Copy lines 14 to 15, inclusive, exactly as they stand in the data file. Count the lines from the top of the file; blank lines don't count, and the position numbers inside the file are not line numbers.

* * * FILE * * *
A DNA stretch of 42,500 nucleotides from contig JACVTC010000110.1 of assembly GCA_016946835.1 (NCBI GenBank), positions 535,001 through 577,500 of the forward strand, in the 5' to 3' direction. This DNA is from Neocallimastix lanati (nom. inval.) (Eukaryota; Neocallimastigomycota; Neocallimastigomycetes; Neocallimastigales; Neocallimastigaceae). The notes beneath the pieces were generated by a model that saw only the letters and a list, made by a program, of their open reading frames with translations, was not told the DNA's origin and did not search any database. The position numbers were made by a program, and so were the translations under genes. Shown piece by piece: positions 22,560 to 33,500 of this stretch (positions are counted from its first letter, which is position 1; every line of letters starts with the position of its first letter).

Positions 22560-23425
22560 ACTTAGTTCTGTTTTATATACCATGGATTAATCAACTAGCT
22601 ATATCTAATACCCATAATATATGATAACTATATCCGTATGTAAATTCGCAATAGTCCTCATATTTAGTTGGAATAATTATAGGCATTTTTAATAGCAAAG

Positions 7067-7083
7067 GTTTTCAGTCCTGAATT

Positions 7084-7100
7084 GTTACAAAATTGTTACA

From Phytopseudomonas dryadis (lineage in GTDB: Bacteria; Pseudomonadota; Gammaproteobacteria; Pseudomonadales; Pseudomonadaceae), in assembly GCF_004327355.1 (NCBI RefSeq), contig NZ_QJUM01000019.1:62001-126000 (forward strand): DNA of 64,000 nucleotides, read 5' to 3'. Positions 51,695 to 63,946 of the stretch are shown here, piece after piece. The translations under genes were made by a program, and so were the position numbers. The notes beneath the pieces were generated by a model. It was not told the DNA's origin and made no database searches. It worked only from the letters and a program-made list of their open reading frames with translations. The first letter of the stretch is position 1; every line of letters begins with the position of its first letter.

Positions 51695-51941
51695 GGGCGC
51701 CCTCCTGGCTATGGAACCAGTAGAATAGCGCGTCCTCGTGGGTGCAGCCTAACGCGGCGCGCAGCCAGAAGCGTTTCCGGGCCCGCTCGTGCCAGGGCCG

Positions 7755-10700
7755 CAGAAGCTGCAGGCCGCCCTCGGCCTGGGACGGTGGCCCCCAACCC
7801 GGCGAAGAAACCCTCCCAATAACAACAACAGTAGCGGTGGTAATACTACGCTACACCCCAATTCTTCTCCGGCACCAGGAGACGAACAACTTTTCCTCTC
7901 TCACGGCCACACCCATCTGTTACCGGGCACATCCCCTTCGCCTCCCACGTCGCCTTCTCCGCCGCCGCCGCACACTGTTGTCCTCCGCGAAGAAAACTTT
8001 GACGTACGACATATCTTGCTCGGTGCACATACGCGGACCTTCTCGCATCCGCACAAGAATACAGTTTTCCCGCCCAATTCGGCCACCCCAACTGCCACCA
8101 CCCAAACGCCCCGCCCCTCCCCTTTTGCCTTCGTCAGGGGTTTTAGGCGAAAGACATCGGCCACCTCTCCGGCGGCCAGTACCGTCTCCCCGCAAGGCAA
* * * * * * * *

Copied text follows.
7755 CAGAAGCTGCAGGCCGCCCTCGGCCTGGGACGGTGGCCCCCAACCC
7801 GGCGAAGAAACCCTCCCAATAACAACAACAGTAGCGGTGGTAATACTACGCTACACCCCAATTCTTCTCCGGCACCAGGAGACGAACAACTTTTCCTCTC